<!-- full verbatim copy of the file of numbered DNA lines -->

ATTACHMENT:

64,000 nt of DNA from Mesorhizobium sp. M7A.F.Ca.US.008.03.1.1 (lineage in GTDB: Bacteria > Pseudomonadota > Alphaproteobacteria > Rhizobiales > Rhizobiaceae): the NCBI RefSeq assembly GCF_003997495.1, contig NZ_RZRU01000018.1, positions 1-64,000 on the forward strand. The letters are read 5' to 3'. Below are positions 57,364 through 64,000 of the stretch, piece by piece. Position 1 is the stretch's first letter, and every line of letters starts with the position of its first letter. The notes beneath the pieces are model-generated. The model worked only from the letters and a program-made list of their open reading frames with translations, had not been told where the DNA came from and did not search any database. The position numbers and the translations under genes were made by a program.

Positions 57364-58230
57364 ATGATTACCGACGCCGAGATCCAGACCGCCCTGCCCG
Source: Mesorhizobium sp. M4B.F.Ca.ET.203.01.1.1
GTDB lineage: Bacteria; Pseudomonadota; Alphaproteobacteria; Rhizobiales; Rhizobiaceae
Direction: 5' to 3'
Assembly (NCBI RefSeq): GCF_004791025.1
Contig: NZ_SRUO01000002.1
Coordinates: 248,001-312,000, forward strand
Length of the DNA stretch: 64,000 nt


64,000 nt of DNA from Mesorhizobium sp. M7A.F.Ca.US.008.03.1.1 (lineage in GTDB: Bacteria > Pseudomonadota > Alphaproteobacteria > Rhizobiales > Rhizobiaceae): the NCBI RefSeq assembly GCF_003997495.1, contig NZ_RZRU01000018.1, positions 1-64,000 on the forward strand. The letters are read 5' to 3'. Below are positions 57,364 through 64,000 of the stretch, piece by piece. Position 1 is the stretch's first letter, and every line of letters starts with the position of its first letter. The notes beneath the pieces are model-generated. The model worked only from the letters and a program-made list of their open reading frames with translations, had not been told where the DNA came from and did not search any database. The position numbers and the translations under genes were made by a program.

Positions 57364-58230
57364 ATGATTACCGACGCCGAGATCCAGACCGCCCTGCCCG
Source: Mesorhizobium sp. M4B.F.Ca.ET.203.01.1.1
GTDB lineage: Bacteria; Pseudomonadota; Alphaproteobacteria; Rhizobiales; Rhizobiaceae
Direction: 5' to 3'
Assembly (NCBI RefSeq): GCF_004791025.1
Contig: NZ_SRUO01000002.1
Coordinates: 248,001-312,000, forward strand
Length of the DNA stretch: 64,000 nt